In 2019, Dublin City Council (DCC) published its
With a strong, open economy, strategic location and unrivalled incentives for investment, it’s no wonder that Dublin is consistently ranked as one of the best places in the world for doing business. The opportunities and lifestyle that it provides attracts homegrown and international talent to this diverse and energetic city.
Bealtaine Festival at Home - Age & Opportunity's national celebration of the arts and creativity as we age.
Due to the ongoing Covid-19 pandemic Bealtaine is again coming to you, at home! They're continuing the celebration by adding events, videos, and resources to their website. Check in with them regularly for updates.
Established in 1995, Bealtaine is one of Ireland’s largest co-operative festival and the world’s first national celebration of creativity in older age. The Festival has inspired a number of international festivals including Luminate in Scotland, Gwanwyn in Wale
The first of a series of three live streamed performance art events with leading artists Olivia Hassett, Day Magee and El Putnam, exploring the vulnerability of the human body as part of an ecology both human and animal.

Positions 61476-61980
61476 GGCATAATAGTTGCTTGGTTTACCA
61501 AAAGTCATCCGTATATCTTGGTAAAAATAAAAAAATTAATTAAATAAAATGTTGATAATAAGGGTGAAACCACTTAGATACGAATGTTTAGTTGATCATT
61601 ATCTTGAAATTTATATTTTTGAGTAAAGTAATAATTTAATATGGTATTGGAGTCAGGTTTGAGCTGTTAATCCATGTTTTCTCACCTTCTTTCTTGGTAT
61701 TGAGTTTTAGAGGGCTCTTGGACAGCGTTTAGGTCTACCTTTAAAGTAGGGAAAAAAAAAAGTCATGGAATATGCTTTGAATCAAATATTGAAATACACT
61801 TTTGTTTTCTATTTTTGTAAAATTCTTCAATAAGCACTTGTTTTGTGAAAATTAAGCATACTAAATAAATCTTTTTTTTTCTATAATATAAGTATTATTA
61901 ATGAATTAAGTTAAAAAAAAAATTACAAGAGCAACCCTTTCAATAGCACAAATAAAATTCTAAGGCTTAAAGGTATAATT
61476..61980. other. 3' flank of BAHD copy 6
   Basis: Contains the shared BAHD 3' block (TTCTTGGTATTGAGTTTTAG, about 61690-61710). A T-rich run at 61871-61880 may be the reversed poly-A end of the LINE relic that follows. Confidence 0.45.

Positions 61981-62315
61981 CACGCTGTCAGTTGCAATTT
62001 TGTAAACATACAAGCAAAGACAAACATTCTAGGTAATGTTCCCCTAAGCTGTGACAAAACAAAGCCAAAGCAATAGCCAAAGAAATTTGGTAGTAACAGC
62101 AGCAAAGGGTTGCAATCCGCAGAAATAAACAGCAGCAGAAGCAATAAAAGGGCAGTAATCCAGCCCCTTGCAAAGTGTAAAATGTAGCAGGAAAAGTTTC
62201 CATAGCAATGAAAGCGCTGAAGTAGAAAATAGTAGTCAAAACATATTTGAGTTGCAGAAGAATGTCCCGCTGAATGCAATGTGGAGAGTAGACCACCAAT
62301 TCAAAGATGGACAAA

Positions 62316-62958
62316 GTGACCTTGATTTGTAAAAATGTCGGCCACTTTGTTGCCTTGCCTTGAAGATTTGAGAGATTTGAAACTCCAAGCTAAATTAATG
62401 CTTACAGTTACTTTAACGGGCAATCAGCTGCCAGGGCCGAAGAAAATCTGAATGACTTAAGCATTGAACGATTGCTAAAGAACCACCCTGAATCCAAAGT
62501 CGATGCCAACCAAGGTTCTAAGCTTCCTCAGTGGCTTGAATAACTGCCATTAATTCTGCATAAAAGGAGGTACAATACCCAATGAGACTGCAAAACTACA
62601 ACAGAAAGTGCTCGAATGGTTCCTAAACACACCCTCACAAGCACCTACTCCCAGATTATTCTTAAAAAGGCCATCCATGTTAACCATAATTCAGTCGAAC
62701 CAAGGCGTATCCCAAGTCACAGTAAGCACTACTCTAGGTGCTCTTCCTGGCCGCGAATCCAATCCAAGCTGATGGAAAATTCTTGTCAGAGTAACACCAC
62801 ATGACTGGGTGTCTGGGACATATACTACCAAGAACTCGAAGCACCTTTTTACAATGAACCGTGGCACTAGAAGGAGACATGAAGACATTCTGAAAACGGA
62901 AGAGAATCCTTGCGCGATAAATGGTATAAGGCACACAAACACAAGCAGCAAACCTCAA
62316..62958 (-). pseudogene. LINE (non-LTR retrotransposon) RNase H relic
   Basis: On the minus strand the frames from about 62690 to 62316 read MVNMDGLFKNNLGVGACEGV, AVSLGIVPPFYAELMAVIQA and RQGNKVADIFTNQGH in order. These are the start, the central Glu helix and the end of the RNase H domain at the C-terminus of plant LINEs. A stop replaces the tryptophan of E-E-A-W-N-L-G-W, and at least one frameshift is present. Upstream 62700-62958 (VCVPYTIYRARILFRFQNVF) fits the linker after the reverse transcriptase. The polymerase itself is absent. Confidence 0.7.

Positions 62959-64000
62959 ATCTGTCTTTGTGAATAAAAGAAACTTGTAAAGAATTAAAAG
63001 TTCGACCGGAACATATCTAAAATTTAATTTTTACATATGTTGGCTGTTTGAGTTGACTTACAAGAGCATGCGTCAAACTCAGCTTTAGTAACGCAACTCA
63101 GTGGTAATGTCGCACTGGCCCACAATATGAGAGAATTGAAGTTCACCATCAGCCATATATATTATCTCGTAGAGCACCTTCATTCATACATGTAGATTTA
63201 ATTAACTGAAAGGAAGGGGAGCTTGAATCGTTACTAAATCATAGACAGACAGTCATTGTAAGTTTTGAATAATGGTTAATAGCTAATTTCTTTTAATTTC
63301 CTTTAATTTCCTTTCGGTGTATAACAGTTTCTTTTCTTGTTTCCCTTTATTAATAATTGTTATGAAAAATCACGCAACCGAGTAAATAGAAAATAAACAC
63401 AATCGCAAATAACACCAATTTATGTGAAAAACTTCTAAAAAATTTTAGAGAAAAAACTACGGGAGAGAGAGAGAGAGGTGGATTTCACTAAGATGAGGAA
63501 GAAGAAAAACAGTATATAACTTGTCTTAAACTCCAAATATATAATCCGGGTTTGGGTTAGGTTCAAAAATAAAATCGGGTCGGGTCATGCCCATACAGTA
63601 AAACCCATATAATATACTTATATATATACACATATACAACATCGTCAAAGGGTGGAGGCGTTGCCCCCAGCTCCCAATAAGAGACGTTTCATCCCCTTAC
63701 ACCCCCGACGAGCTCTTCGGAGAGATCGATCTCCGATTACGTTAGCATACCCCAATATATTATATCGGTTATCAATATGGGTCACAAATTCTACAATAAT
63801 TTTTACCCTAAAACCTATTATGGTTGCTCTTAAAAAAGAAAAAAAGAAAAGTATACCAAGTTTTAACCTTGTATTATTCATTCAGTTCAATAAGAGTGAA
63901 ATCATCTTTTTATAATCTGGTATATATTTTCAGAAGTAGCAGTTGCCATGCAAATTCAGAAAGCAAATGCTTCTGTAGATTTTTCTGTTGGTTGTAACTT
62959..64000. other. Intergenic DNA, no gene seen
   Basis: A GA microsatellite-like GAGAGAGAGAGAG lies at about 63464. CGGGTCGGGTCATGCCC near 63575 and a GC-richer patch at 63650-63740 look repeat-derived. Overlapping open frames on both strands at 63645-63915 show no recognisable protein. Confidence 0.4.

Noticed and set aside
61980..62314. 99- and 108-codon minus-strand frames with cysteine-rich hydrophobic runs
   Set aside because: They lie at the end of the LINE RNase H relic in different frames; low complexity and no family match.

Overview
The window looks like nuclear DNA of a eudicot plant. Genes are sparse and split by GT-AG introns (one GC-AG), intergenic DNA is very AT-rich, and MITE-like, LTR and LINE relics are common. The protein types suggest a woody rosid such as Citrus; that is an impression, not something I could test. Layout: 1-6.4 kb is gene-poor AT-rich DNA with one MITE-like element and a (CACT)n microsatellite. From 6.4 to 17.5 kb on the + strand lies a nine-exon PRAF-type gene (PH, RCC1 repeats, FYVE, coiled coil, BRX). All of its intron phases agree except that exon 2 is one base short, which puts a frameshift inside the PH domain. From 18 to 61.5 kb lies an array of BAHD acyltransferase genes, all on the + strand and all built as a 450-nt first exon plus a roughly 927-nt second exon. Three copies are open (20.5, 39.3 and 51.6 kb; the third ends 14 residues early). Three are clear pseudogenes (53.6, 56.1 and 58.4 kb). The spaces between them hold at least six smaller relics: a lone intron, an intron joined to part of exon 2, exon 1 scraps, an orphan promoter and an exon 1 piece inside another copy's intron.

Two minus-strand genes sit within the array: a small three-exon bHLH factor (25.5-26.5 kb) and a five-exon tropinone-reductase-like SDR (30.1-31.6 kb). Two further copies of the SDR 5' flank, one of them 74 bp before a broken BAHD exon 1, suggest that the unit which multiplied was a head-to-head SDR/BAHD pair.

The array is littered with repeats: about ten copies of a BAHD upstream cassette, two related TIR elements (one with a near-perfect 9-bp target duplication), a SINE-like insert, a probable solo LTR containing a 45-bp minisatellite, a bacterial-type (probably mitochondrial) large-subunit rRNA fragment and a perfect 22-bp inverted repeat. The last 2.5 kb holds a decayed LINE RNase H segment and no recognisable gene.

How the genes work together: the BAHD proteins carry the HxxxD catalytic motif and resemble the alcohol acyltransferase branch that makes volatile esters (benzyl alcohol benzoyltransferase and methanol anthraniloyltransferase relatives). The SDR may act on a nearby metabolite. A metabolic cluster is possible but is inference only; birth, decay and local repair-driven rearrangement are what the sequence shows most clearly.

Streaming live to Bealtaine Festival YouTube and LIVESTOCK Facebook - 7pm - each Sat 8,15 & 22 May, 2021.
The pandemic puts a focus on the body, highlighting our frailties, forcing us to question our assumptions about who and what is vulnerable. With social distancing as the new norm we are propelled to create new forms of intimacy, social relations and endurance.
Live Online Botanical Workshop with Bealtaine Festival: In(ter)dependence
Meet artist Ida Mitrani for a drawing workshop based around concepts and theories of plant culture in the current environmental crisis. Ida will get you thinking about the in(ter)dependence between humans, plants and the overconsumption of synthetic materials. Through a series of quick, practical demonstrations on accurate plant representation and colour chart preparation, you will create your own hybrid plant using recycled materials combined with collage and mixed media.
This workshop is designed specifically for older adults.
Works of art will be provided in an email to registered par
Children’s History Workshop: Illustrating History with John Farrelly
Join Dublin’s Historian-in-Residence for Children Dervilia Roche and illustrator, cartoonist, and author of the Deadly Irish History children's book series John Farrelly in this free, interactive Zoom workshop for children aged 9-12 years old, as part of National Drawing Day.